The FBI Tuesday released more information about its investigation into the former Washington state man.
The interactive page is complete with video, a timeline and a pin map of Keyes' movements. It reflects results of the investigation that the FBI continues to pursue in conjunction with law enforcement agencies around the country.
Keyes lived in Washington from 2001 to 2007. Investigators believe Keyes is responsible for at least 11 homicides. Among other killings, he claimed to have killed at least one person and dumped the body in Lake Crescent on the Olympic Peninsula.
"He gave us a number of clues," Anchorage-based special agent Jolene Goeden said in a press release. "He talked openly about some of the homicides, but much of what he said only hinted at the things he had done. So we are trying to get information out there about what he did tell us. We are letting the public know the types of cars he rented, towns he visited, campgrounds he frequented. Anything that might spur someone's memory could help us."
The FBI's Seattle office has been working with local police and tribal officers in Washington, reviewing unsolved homicides and missing persons cases.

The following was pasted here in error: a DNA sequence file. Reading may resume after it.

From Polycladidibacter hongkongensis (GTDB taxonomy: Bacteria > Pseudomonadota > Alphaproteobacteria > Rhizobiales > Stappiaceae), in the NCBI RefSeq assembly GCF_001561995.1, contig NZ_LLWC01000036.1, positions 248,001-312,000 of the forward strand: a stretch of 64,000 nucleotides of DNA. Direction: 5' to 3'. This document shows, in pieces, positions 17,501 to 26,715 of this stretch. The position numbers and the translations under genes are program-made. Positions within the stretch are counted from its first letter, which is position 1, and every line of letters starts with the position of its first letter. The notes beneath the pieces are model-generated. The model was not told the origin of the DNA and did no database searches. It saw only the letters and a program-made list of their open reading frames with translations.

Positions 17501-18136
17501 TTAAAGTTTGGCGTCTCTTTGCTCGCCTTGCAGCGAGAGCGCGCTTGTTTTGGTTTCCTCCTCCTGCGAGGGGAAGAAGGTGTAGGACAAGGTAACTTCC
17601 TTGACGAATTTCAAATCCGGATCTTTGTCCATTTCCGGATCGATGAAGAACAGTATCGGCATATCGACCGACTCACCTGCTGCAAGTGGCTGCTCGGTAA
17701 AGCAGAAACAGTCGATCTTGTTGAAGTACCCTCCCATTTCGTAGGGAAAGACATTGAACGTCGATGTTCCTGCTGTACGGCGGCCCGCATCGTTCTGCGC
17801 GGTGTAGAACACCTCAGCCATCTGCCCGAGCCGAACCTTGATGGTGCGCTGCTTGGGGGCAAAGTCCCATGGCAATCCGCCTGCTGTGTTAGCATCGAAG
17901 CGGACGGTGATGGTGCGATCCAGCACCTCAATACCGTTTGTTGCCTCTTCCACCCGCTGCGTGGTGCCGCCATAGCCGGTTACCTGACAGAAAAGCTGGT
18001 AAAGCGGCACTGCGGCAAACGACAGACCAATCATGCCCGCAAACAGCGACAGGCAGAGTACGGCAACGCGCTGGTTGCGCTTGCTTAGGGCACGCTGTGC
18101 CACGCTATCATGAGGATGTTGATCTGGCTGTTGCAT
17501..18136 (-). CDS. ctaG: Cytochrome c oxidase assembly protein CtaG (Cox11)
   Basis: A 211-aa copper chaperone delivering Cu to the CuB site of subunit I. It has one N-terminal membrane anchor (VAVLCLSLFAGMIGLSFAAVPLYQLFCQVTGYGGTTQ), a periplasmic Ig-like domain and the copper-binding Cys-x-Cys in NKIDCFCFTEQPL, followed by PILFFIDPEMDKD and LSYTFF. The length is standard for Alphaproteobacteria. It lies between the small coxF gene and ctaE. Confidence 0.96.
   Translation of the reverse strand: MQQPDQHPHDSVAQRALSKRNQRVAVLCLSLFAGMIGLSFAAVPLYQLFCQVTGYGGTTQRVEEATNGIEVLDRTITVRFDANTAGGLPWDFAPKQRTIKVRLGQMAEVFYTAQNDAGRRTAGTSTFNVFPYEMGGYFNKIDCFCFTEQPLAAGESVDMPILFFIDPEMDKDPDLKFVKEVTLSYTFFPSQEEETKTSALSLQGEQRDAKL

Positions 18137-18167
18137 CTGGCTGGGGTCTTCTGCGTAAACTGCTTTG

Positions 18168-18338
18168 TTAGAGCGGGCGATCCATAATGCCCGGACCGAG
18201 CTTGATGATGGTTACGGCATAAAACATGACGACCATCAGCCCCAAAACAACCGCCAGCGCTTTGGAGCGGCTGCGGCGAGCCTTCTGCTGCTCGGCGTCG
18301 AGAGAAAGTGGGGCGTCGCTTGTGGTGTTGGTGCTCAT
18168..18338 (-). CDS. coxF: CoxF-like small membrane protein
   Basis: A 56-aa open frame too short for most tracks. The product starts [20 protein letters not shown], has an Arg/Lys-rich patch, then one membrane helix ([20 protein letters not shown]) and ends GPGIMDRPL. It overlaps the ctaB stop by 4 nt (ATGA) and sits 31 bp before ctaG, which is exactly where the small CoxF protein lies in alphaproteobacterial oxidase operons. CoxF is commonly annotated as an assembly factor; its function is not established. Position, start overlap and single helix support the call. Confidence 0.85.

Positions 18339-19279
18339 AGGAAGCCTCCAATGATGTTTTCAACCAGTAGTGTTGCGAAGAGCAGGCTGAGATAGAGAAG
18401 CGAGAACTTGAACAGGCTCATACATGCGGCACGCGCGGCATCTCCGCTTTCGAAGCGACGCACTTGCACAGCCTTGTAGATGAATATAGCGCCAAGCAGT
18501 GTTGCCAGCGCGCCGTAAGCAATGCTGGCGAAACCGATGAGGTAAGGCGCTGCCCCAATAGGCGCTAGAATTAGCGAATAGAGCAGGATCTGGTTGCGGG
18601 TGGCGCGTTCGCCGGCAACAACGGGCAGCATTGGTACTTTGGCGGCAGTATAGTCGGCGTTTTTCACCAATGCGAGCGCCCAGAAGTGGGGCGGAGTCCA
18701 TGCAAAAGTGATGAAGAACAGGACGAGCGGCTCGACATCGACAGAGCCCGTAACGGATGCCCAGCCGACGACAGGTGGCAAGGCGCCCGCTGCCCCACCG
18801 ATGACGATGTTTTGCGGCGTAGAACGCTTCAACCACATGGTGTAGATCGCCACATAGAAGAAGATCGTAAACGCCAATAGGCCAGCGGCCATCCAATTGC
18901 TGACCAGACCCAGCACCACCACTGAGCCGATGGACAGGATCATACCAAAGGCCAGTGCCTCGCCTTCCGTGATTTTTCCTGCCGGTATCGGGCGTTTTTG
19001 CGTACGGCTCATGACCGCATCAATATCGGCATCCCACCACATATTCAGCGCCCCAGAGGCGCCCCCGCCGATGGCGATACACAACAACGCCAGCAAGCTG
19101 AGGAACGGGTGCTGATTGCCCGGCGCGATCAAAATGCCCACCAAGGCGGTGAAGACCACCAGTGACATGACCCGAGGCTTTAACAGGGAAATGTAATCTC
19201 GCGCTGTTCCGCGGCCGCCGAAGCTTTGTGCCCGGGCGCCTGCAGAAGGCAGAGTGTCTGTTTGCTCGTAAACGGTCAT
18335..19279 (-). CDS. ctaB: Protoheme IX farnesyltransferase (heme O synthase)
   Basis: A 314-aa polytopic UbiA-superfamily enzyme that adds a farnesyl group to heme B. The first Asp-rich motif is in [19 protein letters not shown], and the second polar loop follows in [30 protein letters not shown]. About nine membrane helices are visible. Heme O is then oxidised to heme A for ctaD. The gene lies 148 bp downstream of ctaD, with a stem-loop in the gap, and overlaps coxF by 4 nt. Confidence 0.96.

The investigation has all but ruled out Keyes as being responsible for the still-unsolved murders of a Seattle mother and her daughter while they were hiking on the flanks of Mt. Pilchuck in 2006, FBI spokeswoman Ayn Dietrich said Tuesday.
"Based on that review, FBI investigators find that it is highly unlikely that Mr. Keyes is connected to the tragic deaths of Mary Cooper and her daughter Susanna Stodden on July 11, 2006 on the Pinnacle Lake Trail in Snohomish County, Washington," she said in a press release.
Cooper, 56, and Stodden, 27, were fatally shot and left deep in the woods along a hiking trail. Snohomish County sheriff's detectives continue to search for whoever killed the pair.
The FBI urged anyone with information about the killings of Cooper and Stodden to call the sheriff's office tip line at (425) 388-3845 or Crime Stoppers of Puget Sound toll-free at 800-CRIME13 (800-274-6313).
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